ECOSYSTEM

The branch of biology which deals with the  study of inter-relationship amonisms and interactions between animals and their enviriments is called ecosystem. An ecosystem is all the living and nonliving things in a certain area. All the plants and animals, even the microorganisms that live in the soil, are living parts of an ecosystem. Air, water, and rocks are nonliving parts of an ecosystem.Ecosystems are smaller parts of all the living environments on Earth. Earth’s entire living environment is called the biosphere. The biosphere is made up of large areas called biomes. Land biomes include grasslands, deserts, coniferous forests (forests of cone-bearing trees), deciduous forests (forests of trees that shed their leaves), and tropical rain forests. There are also biomes in bodies of water, such as the ocean.


The biomes, in turn, are made up of many ecosystems. The desert biome, for example, covers all the deserts of the world. Each individual desert is an ecosystem. The Mojave Desert in California is a desert ecosystem.

Some ecosystems are huge, and some are small. A tropical rain forest ecosystem might cover hundreds of square miles. A mangrove swamp ecosystem might stretch only a few miles along the shore of an island.A place can have more than one ecosystem. A rain forest and a mangrove swamp could be on the same island. A coral reef ecosystem might be in the water around the island.

What is echosystem works : The living portion of an ecosystem is best described in terms of feeding levels known as trophic levels. Green plants make up the first trophic level and are known as primary producers. Plants are able to convert energy from the sun into food in a process known as photosynthesis. In the second trophic level, the primary consumers—known as herbivores—are animals and insects that obtain their energy solely by eating the green plants. The third trophic level is composed of the secondary consumers, flesh-eating or carnivorous animals that feed on herbivores. At the fourth level are the tertiary consumers, carnivores that feed on other carnivores. Finally, the fifth trophic level consists of the decomposers, organisms such as fungi and bacteria that break down dead or dying matter into nutrients that can be used again.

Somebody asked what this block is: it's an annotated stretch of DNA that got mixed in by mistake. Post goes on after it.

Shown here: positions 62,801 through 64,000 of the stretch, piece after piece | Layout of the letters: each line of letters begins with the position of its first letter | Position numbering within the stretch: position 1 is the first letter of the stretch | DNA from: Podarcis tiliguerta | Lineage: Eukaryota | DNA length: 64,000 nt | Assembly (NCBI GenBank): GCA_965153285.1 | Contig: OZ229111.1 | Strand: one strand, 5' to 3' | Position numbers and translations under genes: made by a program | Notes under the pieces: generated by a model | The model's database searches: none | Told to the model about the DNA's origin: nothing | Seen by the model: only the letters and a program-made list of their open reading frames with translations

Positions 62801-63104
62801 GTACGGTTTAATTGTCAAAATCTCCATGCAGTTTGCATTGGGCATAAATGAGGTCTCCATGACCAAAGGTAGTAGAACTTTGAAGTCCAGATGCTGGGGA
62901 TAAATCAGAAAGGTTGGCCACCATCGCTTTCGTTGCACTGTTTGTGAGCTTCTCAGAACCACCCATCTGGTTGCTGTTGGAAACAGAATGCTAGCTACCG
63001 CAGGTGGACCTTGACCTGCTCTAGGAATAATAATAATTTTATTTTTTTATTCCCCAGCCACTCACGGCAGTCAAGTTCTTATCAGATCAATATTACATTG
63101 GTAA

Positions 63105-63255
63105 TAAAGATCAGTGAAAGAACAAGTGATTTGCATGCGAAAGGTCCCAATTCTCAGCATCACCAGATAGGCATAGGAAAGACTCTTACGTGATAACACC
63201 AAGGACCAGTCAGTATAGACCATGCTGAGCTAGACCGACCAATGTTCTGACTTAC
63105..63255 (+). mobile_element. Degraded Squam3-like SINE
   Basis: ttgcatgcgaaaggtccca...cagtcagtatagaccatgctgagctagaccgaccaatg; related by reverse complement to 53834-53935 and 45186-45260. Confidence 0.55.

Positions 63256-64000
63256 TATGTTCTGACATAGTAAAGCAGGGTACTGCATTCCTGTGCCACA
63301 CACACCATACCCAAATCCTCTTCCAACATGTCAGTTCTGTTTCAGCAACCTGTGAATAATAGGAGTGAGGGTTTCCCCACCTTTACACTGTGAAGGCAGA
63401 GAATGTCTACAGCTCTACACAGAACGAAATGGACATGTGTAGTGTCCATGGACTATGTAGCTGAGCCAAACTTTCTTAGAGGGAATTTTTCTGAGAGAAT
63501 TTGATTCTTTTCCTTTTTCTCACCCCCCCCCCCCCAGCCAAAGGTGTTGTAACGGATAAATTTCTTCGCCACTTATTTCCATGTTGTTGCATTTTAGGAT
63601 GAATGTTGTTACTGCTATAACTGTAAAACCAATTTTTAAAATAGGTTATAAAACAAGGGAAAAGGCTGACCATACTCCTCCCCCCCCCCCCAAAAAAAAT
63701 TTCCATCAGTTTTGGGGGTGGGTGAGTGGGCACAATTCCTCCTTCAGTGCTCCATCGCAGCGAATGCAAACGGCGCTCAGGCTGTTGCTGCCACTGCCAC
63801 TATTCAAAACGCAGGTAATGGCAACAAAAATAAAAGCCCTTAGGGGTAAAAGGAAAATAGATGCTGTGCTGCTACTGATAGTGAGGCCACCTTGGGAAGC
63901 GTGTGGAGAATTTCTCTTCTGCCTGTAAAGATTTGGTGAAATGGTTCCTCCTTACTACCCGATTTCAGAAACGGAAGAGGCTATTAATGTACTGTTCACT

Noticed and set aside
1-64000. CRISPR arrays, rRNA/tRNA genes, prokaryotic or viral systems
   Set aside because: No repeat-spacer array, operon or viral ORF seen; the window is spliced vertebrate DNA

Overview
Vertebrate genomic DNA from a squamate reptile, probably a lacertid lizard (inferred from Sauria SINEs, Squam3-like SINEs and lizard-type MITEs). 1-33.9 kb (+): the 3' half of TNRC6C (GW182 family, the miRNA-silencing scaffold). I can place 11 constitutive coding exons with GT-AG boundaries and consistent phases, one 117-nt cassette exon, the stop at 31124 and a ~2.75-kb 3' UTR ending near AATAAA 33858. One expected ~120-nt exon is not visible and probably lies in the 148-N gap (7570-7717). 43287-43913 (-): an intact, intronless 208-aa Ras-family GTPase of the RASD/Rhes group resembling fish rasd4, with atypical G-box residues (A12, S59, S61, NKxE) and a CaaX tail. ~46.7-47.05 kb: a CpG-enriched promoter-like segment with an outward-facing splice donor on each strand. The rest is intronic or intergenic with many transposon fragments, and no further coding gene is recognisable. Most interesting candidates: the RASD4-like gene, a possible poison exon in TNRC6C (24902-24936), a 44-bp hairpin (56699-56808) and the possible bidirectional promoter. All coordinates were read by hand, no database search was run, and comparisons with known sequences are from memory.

Some or all of these trophic levels combine to form what is known as a food web, the ecosystem’s mechanism for circulating and recycling energy and materials. For example, in an aquatic ecosystem algae and other aquatic plants use sunlight to produce energy in the form of carbohydrates. Primary consumers such as insects and small fish may feed on some of this plant matter, and are in turn eaten by secondary consumers, such as salmon. A brown bear may play the role of the tertiary consumer by catching and eating salmon. Bacteria and fungi may then feed upon and decompose the salmon carcass left behind by the bear, enabling the valuable nonliving components of the ecosystem, such as chemical nutrients, to leach back into the soil and water, where they can be absorbed by the roots of plants. In this way nutrients and the energy that green plants derive from sunlight are efficiently transferred and recycled throughout the ecosystem.

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